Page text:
September 1-October 15: Plant seeds by September 15/transplants by October 15. October 15-November 1: Add winter cover crop seeds (winter rye, crimson clover, hairy vetch) where desired. Save leaves for compost. Add crushed leaves as mulch to select beds that you are resting over the winter, or to any new spaces that will be cultivated in the spring. Around November 1: Plant garlic around edges of planting space, if desired. Winter Season
Around November 15 (or as needed): Add hoops/row cover to beds with leafy greens that you want to harvest all winter. Root crops and brassicas (broccoli and its friends) can overwinter without cover. Add wheat straw as a mulch to carrots. Spring Season
February 12-19: Clean out any crops that didn’t overwinter well. Plant onion sets and seed potatoes.
February 27-March 15: Plant spring crops in open spots.
Around April 15: Start planting select summer crops as spring crops finish. Build and erect trellises and other needs support structures.
May 1-June 1: Plant the remaining summer crops (or consider sweet potatoes or cover crops for school gardens).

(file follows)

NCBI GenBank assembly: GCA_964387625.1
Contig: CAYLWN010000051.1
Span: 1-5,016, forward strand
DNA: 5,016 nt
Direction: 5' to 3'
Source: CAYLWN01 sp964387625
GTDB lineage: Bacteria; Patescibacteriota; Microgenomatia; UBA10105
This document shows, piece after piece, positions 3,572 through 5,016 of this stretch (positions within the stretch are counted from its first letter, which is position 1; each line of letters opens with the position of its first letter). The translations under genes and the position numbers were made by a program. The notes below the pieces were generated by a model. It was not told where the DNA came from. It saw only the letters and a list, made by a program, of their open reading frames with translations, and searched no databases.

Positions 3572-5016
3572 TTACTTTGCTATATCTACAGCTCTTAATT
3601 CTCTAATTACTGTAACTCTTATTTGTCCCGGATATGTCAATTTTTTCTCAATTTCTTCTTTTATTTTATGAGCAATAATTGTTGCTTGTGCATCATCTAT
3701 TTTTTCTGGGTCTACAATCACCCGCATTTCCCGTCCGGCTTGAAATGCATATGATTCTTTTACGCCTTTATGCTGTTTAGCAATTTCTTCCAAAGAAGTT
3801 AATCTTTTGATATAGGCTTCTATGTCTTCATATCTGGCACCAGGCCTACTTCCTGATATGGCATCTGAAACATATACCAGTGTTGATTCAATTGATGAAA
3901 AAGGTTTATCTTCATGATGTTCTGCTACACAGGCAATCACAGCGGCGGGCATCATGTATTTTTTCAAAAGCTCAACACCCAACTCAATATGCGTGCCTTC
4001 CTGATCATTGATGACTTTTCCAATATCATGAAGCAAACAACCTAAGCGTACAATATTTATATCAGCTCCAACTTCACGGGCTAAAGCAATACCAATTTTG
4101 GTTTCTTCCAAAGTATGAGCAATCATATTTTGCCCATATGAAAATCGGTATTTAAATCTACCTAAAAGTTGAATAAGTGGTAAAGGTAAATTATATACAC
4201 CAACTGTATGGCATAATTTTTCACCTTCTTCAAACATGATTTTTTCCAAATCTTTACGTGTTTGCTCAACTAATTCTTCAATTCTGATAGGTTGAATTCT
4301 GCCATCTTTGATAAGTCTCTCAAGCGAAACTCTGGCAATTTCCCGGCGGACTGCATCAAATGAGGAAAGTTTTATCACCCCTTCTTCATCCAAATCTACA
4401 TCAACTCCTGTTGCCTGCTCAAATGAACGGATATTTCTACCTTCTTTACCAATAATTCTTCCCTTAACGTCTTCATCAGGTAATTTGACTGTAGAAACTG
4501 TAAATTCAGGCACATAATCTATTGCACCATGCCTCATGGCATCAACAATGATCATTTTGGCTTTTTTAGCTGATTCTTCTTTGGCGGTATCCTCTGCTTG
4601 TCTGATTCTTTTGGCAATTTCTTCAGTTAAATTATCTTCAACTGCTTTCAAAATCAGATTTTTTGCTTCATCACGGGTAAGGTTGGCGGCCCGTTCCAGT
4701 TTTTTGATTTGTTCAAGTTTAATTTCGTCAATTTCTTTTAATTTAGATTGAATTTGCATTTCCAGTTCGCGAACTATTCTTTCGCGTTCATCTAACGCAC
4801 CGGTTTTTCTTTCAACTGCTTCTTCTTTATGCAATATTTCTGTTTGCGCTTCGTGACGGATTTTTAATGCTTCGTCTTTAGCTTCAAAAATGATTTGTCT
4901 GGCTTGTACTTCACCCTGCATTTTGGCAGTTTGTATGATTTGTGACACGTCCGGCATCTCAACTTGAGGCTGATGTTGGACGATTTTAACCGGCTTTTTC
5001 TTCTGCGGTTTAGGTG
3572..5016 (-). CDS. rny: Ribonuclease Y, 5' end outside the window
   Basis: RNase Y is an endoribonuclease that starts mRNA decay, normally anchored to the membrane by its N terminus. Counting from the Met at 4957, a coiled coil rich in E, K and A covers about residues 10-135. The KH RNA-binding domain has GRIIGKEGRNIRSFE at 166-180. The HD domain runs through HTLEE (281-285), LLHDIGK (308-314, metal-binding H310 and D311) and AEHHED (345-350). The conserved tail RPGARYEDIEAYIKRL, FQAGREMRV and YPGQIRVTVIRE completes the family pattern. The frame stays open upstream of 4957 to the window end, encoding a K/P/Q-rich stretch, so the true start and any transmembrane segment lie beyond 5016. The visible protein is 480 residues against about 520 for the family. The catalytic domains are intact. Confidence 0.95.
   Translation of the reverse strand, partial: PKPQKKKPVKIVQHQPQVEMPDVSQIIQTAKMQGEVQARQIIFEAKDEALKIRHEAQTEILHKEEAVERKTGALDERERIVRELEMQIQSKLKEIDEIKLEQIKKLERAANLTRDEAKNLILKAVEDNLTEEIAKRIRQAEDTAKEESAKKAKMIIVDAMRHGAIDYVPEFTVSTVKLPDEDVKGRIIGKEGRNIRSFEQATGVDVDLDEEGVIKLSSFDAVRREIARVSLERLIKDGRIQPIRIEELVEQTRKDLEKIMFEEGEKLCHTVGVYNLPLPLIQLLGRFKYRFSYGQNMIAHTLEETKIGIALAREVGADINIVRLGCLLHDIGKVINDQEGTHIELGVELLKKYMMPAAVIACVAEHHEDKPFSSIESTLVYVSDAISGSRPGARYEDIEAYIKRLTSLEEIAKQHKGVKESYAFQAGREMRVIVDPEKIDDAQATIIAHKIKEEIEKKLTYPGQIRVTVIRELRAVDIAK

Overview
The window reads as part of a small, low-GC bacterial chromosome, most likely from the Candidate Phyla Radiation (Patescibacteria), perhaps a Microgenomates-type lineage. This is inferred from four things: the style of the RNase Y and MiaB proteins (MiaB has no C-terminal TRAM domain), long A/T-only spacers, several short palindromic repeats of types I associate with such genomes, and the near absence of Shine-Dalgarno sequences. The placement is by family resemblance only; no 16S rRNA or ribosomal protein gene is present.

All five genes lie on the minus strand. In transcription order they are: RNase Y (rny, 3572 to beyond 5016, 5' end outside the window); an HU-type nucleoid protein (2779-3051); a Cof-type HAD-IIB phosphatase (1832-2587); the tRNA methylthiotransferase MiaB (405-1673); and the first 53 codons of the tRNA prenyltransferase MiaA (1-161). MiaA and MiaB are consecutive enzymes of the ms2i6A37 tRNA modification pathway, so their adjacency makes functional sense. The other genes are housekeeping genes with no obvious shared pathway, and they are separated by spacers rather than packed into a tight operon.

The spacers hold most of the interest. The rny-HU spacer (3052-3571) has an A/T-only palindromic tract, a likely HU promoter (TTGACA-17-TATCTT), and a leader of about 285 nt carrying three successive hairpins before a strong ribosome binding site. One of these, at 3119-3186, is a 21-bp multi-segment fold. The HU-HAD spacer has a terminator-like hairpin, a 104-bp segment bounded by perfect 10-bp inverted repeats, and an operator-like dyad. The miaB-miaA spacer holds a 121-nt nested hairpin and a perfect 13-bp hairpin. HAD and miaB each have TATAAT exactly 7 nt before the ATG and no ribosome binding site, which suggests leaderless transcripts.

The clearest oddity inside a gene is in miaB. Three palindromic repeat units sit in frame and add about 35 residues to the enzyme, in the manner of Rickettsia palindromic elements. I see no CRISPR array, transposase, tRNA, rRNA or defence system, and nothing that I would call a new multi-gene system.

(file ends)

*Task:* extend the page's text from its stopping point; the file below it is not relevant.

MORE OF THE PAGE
Around July 4: Do second planting of summer crops.
Around August 1: Consider a third planting of summer crops (maybe just a few).
Fall Season (yet again!)
Around August 15: Clear out any finished summer crops. Start select fall crops under shade-cloth or window screen cover or plant in the shade of tall summer plants.
By September 1--swing back to the beginning of this calendar!
General tips: Be sure to water daily for 7-10 days after planting new seeds. After that, plants need about an inch of water a week. Rainwater is preferable. Remove dead leaves regularly. Ideally, add fresh compost when you plant and then feed your plants with fish emulsion, liquid kelp, worm castings, organic fertilizer, or compost every 2-4 weeks (vary what you add so you hit all of these over time). Get a soil test once a year or so of at least one bed. Cover crop as much as possible. Expect to pay a "nature tax"--other species will snack a bit (it's okay). Over time, work to create a complete ecosystem for balance. Harvest frequently. Donate excess. See my book , this blog's archives, and the blog posts I write for Farmer D Organics for more tips. Most importantly--keep learning as you grow.